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New data on the mystery of virus reproduction; non-COVID vaccines may help



By Nancy Lapid

(Reuters) – Below is a summary of some of the most recent scientific studies on the coronavirus novel and efforts to find treatments and vaccines for COVID-19, the disease caused by the virus.

The “potential link” found in the virus replication cycle

Researchers may have found a missing link in the reproductive cycle of the coronavirus that may be targeted by drugs, according to a report in Science on Thursday. Scientists already knew that once the virus explodes in a cell, it forms double-membrane bags, or vesicles, into which it makes copies of its genetic material. But the sacs seemed to be closed and it was previously unclear how the genetic material moved from the sac to the fluid in the cell, where the new virus particles collected themselves. Eric Snijder from Leiden University Medical Center and his colleagues discovered tiny channels across both membranes that are wide enough to allow genetic material to pass through. “In electron microscope images we can see ̵

6;stuff’ sticking out of these channels. “Most likely this ‘item’ is viral RNA at its exit, but since the sample is frozen, there is no movement and we still have to find ways to properly identify ‘items’ as viral RNA,” Snijder told Reuters. “Blocking this channel somehow … can create a big problem for the virus to do its tricks,” he added. (Https://bit.ly/2Xy4UZN)

The data suggest safety, benefit of non-COVID vaccines

Two new studies found that people who had received vaccines for other viruses developed more or less coronavirus infections, although more research is needed to determine their potential effectiveness against COVID-19. According to a study published in Cell Reports Medicine on Wednesday, people who received the BCG tuberculosis vaccine in the last 3 years have not developed more severe coronavirus infections. “The results of future BCG trials are currently needed before definitive conclusions can be drawn,” said co-author Mihai Netea of ​​Radboud University Medical Center. A separate study from the Mayo Clinic, posted online before peer review, found that people who received other vaccines in the past 5 years – such as the flu, pneumonia or hepatitis – had lower levels of coronavirus infection. Netea said the Mayo Clinic report suggests that “the beneficial effects of vaccines may be broader than currently known” and that his team had seen similar data in influenza vaccines. (https://bit.ly/3fDzwPu; https://bit.ly/2DDlQXD)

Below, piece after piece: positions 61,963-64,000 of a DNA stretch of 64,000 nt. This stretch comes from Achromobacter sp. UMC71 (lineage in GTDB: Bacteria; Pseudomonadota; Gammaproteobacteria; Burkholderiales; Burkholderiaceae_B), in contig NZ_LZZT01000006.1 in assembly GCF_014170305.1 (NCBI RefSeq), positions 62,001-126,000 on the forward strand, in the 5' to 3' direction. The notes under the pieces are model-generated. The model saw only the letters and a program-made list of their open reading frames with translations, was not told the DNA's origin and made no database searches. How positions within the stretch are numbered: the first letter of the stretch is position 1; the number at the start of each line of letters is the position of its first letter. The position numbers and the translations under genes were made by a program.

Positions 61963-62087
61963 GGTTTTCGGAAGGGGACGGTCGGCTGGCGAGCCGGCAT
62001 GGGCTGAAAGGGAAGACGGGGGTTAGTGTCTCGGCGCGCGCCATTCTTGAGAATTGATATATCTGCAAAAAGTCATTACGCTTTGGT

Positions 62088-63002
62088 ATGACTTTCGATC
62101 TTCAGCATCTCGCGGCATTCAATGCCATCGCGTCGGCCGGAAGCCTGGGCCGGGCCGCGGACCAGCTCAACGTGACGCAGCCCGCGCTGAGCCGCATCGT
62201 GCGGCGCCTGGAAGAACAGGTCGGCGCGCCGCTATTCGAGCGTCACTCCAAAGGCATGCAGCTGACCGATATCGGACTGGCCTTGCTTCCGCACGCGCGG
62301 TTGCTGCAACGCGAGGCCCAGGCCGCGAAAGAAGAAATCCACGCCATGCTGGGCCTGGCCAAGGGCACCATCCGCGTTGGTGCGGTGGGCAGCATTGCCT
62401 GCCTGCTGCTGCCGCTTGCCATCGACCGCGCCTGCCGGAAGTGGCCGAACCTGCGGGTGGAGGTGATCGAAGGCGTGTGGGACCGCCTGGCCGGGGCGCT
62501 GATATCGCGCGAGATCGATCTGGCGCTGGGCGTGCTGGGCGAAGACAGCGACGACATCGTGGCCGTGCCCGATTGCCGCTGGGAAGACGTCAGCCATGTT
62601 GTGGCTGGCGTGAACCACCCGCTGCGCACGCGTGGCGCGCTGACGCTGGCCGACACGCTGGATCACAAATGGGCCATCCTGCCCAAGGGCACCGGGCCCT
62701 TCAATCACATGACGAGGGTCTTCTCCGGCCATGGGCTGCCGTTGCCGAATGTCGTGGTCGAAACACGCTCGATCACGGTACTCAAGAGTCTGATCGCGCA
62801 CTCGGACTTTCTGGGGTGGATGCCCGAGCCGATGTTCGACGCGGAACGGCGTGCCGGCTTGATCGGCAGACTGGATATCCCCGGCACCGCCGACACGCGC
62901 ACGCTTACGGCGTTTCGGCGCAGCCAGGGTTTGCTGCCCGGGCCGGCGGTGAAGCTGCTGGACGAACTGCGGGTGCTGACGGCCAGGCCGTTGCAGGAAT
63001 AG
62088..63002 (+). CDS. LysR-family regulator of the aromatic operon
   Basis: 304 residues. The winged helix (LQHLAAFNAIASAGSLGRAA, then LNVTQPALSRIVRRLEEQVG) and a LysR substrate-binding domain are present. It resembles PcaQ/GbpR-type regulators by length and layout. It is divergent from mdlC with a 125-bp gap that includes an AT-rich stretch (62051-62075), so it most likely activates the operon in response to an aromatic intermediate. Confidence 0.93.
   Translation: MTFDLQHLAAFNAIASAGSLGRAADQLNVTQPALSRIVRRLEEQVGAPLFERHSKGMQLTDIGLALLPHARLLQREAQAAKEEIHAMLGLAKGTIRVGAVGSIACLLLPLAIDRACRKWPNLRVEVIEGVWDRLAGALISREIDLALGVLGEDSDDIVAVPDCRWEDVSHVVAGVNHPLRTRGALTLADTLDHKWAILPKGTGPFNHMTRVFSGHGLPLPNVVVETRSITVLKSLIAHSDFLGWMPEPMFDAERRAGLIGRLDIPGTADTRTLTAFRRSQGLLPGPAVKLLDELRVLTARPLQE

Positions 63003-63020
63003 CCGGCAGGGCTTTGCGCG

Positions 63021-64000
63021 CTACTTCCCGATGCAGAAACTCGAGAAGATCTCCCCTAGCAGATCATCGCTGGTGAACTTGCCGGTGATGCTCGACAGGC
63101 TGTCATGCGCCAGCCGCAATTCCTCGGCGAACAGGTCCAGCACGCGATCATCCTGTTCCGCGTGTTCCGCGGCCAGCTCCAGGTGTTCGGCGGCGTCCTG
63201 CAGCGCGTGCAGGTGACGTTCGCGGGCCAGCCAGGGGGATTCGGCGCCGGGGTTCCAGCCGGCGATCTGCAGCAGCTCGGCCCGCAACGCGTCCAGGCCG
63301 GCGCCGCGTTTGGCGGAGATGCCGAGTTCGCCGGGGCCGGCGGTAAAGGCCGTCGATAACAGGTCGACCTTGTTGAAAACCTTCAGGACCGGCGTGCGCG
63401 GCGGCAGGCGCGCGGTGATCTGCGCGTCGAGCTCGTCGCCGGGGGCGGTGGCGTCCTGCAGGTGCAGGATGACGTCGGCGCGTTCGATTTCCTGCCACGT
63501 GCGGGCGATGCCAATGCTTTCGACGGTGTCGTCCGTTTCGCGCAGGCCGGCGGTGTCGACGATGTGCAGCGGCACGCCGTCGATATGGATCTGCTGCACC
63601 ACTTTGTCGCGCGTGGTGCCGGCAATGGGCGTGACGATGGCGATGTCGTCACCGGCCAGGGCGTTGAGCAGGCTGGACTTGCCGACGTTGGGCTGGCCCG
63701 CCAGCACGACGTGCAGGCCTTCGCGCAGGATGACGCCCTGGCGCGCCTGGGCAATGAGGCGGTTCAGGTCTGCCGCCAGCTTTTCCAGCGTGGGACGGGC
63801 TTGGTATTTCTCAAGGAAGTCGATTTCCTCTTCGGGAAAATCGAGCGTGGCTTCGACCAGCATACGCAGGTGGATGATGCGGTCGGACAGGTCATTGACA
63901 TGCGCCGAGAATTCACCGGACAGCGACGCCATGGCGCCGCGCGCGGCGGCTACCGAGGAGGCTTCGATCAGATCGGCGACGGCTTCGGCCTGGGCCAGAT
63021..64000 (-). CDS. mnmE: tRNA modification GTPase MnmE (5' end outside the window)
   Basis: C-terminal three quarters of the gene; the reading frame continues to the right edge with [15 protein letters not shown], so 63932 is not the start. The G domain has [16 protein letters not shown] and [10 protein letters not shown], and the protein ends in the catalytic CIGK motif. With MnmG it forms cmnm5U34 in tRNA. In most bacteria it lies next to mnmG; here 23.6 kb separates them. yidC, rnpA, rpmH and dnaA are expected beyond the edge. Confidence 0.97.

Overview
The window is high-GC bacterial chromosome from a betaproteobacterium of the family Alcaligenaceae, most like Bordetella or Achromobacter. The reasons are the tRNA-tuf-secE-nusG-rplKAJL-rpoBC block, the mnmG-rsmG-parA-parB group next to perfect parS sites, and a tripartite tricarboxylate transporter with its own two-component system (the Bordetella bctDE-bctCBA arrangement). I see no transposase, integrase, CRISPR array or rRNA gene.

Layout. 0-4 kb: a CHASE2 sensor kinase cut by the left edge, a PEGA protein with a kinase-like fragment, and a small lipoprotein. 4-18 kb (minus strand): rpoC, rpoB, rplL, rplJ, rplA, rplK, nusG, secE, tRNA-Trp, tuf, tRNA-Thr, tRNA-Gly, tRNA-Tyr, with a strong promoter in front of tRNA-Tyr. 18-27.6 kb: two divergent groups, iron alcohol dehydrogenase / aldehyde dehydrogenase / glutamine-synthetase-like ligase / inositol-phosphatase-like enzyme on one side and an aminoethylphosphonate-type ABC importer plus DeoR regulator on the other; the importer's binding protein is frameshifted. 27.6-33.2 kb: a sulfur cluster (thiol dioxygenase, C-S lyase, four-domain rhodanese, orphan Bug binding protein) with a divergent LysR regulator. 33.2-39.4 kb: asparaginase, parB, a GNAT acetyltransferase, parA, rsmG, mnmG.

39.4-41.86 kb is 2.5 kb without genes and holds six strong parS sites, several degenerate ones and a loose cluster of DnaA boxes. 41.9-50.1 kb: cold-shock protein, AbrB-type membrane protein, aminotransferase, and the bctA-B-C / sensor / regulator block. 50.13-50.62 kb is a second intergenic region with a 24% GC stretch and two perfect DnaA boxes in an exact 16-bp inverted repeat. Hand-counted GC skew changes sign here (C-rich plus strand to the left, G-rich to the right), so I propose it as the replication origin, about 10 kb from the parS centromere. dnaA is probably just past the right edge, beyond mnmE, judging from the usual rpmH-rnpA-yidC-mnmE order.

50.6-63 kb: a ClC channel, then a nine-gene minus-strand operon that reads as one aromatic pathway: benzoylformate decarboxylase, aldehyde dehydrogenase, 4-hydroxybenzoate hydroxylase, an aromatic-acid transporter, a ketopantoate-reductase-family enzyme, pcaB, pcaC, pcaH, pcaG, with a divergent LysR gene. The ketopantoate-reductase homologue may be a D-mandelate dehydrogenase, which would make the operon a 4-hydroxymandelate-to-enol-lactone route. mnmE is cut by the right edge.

Graph: Vaccines and developing treatments https://graphics.reuters.com/HEALTH-CORONAVIRUS/yxmvjqywprz/index.html

Large viral loads in asymptomatic patients

Patients with symptomatic COVID-19 may carry high loads of the new coronavirus in their noses, throats and lungs, and the loads tend to decrease more slowly than in patients who show symptoms, according to a report in JAMA Medical Medicine on Thursday. The researchers studied 303 young and otherwise healthy isolated patients at a community treatment center in the Republic of Korea. Approximately one-third had no symptoms when diagnosed, and about 20% of this group developed symptoms while isolated. Numerous tests over a month showed similar viral loads in people with or without symptoms. The tests could not distinguish active or infectious virus particles from inactive particles. “For a better understanding of viral shedding and the potential transmission of asymptomatic infection, large rigorous epidemiological and experimental studies are needed,” the researchers write. (Https://bit.ly/30zjthC)

The cancer detection rate in the US dropped during the pandemic

The average number of weekly diagnoses of six common types of cancer in the United States fell by 46% in the early stages of the pandemic, according to new data in the JAMA Network Open. Researchers led by Dr. Harvey Kaufman of Quest Diagnostics studied more than 278,000 patients with new diagnoses of breast, colorectal, lung, pancreas, stomach or esophageal cancer from early January to mid-April. In January and February, an average of 4,310 new cancers were diagnosed each week, they reported. After March 1, weekly diagnoses dropped between 25% and 52%. “Some cancers grow very slowly but others grow a little faster and these delays can be important for some patients,” Kaufman said. The American Society of Clinical Oncology (ASCO) has recommended cancer screening that requires in-person visits to be delayed during the pandemic. But this is not an empty statement, told Reuters ASCO chief medical officer Dr. Richard L. Schilsky. “These are decisions that need to be weighed between the doctor and the patient,” he said, adding that they should consider the patient’s cancer risk as well as the possibility of exposure to COVID-19. (Https://bit.ly/3ibcIZb)

(Reporting by Nancy Lapid and Anne Harding; Editing by Tiffany Wu)


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